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Creating an Invocable Action in Apex

To create an invocable action, first build an apex class that carries out a useful piece of work. It’s a recommended practice to orient this class around a single, focused activity that can be expressed as a verb-object phrase, such as Post to Chatter or Send SMS via Twilio.
There are two key mechanisms that turn an ordinary apex class into an invocable action:
1) Adding an InvocableMethod interface to one of the methods
The InvocableMethod interface signals to Salesforce that this class should be exposed to consumers of invocable actions like the Flow Builder. You will place it on a single method in your apex class. InvocableMethod is discussed here.
2) Defining and marking the variables that will be exposed as input and output variables
You expose a variable as a public input or output on your action by marking it with the InvocableVariable interface, described here.

Recommended Practices

1) Choose names for your Apex Class with clarity in mind
When your invocable action shows up in Flow and other action consumers, it will display the name of your class. Pick a class that follows the Verb-Noun Phrase pattern described above
2) Put your input and output properties in Request and Response inner classes 
The invocable action interface is designed to support bulk operations, and part of this manifests itself in the fact that the input type of an invocable action is always a List of some type. If you have more than one input variable the way I like to handle it is to define a separate apex class that contains the definitions of all of the input variables. You then can pass back a List of this class. There’s a good example of this on the InvocableVariable doc page. Here’s another example:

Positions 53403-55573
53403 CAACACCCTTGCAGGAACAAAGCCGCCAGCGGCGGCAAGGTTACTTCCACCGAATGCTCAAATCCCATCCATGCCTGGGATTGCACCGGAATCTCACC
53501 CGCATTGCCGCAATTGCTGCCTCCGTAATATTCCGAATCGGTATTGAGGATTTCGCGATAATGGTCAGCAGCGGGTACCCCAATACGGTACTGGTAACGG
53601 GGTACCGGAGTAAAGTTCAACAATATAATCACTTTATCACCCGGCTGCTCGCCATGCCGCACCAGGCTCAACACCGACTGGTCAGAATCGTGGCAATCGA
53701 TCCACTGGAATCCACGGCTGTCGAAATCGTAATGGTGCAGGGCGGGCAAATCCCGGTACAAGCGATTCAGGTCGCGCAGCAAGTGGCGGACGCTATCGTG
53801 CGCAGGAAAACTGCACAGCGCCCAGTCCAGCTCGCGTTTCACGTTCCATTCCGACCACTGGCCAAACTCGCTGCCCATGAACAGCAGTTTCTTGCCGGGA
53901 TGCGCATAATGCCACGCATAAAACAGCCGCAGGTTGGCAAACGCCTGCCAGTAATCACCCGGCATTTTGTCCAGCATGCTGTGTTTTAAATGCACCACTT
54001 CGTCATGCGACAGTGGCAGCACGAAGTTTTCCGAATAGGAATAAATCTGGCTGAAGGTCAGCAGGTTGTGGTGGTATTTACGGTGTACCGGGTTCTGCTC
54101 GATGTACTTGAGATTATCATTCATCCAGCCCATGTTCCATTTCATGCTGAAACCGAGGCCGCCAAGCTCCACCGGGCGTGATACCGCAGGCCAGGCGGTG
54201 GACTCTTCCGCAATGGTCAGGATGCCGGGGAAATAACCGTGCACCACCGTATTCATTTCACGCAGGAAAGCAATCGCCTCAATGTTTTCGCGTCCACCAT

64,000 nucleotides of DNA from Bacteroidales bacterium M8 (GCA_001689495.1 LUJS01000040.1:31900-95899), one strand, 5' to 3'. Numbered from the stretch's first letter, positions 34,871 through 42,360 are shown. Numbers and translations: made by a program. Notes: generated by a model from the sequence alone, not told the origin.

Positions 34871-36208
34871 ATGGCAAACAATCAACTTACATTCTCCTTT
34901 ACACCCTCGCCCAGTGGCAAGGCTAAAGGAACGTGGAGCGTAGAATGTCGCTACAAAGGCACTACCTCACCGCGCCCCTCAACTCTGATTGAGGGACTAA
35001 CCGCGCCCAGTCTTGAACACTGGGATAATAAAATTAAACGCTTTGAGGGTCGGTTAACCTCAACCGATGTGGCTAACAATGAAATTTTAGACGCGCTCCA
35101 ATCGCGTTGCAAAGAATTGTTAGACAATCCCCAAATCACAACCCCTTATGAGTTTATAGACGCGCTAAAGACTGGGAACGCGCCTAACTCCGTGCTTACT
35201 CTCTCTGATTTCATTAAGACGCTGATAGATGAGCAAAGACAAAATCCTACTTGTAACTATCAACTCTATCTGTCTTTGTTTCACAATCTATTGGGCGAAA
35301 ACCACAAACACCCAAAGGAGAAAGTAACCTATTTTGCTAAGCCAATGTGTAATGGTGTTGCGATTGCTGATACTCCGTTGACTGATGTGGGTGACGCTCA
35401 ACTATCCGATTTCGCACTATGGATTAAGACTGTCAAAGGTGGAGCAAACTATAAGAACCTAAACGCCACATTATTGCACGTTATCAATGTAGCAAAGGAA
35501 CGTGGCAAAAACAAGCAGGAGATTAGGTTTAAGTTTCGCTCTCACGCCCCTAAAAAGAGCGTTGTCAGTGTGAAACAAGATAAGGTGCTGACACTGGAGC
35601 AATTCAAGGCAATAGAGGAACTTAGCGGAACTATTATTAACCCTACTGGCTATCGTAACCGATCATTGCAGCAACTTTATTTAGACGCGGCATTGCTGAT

a) here, we create a ‘Request’ class to hold all of the inputs to our action:

Here’s where the invocable method defines its readiness to receive a List of these sets of inputs:
global class ConvertLeadAction { @InvocableMethod(label=’Convert Leads’) global static List convertLeads(List requests) { . . . }
Similarly, you can see how the above method signature defines the expected results as a List of a class called ConvertLeadActionResult class. We define this ‘Result’ class to hold all of the expected outputs:

In this example, when the action is called, the list of request sets is passed to the ConvertLeadAction method. For each request set, a corresponding results set is initialized and then populated with the results of the action’s processing:

Adding a Custom Property Editor

You can add a custom property editor to your action and vastly increase its ease of configuration. Learn more.

Directory of Resources

Video: Apex Hours Deep Dive

Video: Power of Invocable Methods in Flows

Video: Execute Apex from Flow Actions

Video: Create a Custom Flow Action (Official Salesforce)

Video: How to Invoke Apex from Flows Using InvocableMethod Annotation (Official Salesforce)

Invocable Action Deep Dive with James Simone

Packaging Invocable Actions

Developing “Local” Flow Actions in Javascript

Calling Omniscripts from Flow with Invocable Actions

Video Demo: Building a Flow Action in Apex

Official Help Resources

Apex Developer’s Guide

Action Developer’s Guide